- The Washington Times - Sunday, August 8, 2004

Old acquaintance Craig Springer, who works for the U.S. Fish & Wildlife Service’s Division of Fisheries in Albuquerque, N.M., recently saw our Sunday feature about Atlantic sturgeon and how private industry, the state of Maryland and the federal government have joined hands to restore the species to its former glory.

“I’m happy to hear about the sturgeon program,” he said, “but I think your Beltway readers will be surprised and delighted to learn about another fish, a species that can grow 13 feet long and weigh 300 pounds and is still around — for now.”

What Springer is talking about is a prehistoric looking critter, filled with teeth and looking, well, looking like an alligator — hence its name, alligator gar.

Gars are not strangers to our own Potomac River. We have shortnose and longnose gars thriving in the backwater coves and marshes of the river. (Watch out, Mr. Snakehead. Gars live in the same territory that you prefer and they grow much larger and meaner than you do.)

But the largest of the family, the alligator gar, doesn’t hang around here. It occurs in the bayou waters of Louisiana, Florida, Georgia, Mississippi, Alabama and South Carolina, maybe even Tennessee and Kentucky. The rub lies in the fact that this great American creature’s existence is threatened. Alligator gar populations have greatly diminished over the years.

The Fish & Wildlife Service, however, is coming to the tooth-laden character’s rescue. Federal biologists want to turn the downward slide around.

“We got them on station at Tishomingo National Fish Hatchery,” said Springer in reference to a 75-year-old federal hatchery in Tishomingo, Okla., where fisheries biologists are learning to understand the species’ habitat needs, their biology and along the way hoping to successfully induce spawning in gars that reside at the facility.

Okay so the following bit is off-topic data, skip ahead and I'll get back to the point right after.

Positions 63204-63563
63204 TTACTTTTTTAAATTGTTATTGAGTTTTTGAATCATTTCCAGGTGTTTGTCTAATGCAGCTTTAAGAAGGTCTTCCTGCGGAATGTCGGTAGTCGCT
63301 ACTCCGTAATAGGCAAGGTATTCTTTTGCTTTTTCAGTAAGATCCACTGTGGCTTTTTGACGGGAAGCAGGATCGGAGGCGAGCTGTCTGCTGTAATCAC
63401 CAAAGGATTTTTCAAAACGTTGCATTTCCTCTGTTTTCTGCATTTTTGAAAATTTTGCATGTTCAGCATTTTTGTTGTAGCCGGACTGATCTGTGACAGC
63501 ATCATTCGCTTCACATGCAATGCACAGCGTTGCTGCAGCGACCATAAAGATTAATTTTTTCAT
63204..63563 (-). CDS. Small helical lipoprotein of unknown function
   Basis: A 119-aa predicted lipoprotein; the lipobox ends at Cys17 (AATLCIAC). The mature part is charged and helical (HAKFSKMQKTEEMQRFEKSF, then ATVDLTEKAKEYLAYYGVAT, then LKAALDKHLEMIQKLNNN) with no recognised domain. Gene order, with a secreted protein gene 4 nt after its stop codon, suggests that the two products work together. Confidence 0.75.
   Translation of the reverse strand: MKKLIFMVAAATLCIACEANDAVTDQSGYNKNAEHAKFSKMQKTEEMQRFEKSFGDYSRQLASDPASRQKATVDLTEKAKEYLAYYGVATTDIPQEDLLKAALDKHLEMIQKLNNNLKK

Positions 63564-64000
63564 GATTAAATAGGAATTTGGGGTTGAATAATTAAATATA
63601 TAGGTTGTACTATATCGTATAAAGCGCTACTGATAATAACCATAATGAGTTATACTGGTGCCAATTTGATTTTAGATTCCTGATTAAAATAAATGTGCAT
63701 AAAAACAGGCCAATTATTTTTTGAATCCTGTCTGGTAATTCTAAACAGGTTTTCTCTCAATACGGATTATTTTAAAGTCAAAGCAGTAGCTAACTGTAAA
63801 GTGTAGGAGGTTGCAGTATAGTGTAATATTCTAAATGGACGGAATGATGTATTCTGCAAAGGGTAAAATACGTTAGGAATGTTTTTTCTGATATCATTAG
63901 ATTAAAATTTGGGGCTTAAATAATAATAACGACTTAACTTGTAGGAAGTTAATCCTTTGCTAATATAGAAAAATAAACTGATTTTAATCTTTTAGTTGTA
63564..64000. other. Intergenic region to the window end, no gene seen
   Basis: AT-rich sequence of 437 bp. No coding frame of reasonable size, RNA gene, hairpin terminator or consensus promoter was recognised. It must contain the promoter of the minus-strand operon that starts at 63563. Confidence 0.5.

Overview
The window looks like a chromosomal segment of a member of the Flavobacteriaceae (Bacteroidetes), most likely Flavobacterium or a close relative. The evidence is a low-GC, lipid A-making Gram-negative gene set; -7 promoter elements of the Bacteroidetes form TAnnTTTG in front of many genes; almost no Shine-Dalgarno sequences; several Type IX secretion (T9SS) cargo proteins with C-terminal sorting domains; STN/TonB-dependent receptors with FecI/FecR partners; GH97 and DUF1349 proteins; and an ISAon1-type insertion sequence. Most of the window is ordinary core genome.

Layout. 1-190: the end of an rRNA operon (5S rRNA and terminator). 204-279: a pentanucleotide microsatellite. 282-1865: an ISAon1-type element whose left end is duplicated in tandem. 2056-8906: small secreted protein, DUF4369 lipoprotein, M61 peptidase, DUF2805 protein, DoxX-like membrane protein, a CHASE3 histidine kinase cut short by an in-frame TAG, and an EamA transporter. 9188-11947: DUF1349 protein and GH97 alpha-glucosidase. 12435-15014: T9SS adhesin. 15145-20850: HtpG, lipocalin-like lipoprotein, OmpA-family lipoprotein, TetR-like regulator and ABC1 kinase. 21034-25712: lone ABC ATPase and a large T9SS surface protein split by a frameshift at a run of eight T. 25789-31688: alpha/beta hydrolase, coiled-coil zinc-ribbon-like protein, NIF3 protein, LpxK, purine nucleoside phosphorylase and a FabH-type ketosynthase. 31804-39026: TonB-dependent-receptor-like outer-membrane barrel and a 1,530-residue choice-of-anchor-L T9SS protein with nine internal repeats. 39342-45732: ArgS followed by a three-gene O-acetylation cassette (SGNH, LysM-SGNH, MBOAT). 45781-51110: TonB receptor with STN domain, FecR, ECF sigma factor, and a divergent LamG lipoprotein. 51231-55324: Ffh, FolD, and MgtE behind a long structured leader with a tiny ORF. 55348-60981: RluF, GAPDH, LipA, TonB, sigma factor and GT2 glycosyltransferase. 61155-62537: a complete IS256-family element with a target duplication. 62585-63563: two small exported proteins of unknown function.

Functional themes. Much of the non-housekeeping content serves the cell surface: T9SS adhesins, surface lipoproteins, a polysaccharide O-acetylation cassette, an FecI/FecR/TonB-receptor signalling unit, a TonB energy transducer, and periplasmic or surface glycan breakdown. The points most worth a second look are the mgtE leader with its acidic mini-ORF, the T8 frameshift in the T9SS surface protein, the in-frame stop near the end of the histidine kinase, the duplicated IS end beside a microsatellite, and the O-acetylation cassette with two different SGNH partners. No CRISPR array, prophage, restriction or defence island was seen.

Why worry about raising a fish that has no real commercial value and certainly doesn’t arouse the ardor of millions of sports anglers as bass, trout and stripers do?

Retired oilman John Bruno, who lives near Tishomingo and knows a thing or two about the gator gar, said, “I’m certain that this fish fills a niche in nature. God put them here for some reason and if the species is endangered, it’s a good thing to restore it.”

Bruno is of the firm belief that native species have every right to exist and thrive. “I like to see indigenous species do well,” he says.

Meanwhile, Springer points out that when fossil fuels were still wet forests, alligator gars were swimming about.

“This primitive piscivore survived whatever KO’d the dinosaurs,” he wrote in a recent article. “They are, essentially, swimming dinosaurs. Fossil records of alligator gar are not too unlike the animal found today.”

Alligator gars can actually breathe air when water oxygen levels drop severely. But as Springer said, they can’t face a loss of habitat, which may be the culprit when looking into reasons for their decline.

“The USFWS is addressing it in concert with the Oklahoma Department of Wildlife Conservation. That’s why we have alligator gar at Tishomingo National Fish Hatchery,” said Springer, pointing out that biologists there also try to find ways to implant radio transmitters under their thick, armor-like scales. Radio-tagged fish in the wild could help a great deal.

“[They] could yield a wealth of information on a fish that’s in decline,” said Kerry Graves, manager of the Tishomingo facility. “The radios will give us a way to learn what specific habitat they need — plus learn their habits like seasonal migration patterns.”

One thing we know for sure: The alligator gar is not harmful to gamefish. It might go after rough fish, such as the carp, a foreign invader that could stand some population control. And we know that it grows to gargantuan sizes. The world record is a 279-pounder that came out of the Rio Grande River.

Now wouldn’t you rather catch a behemoth like an American alligator gar than a little old carp that doesn’t even belong here?

Look for Gene Mueller’s Outdoors column every Sunday and Wednesday, and his Fishing Report every Thursday, only in The Washington Times. E-mail: gmueller@washingtontimes.com

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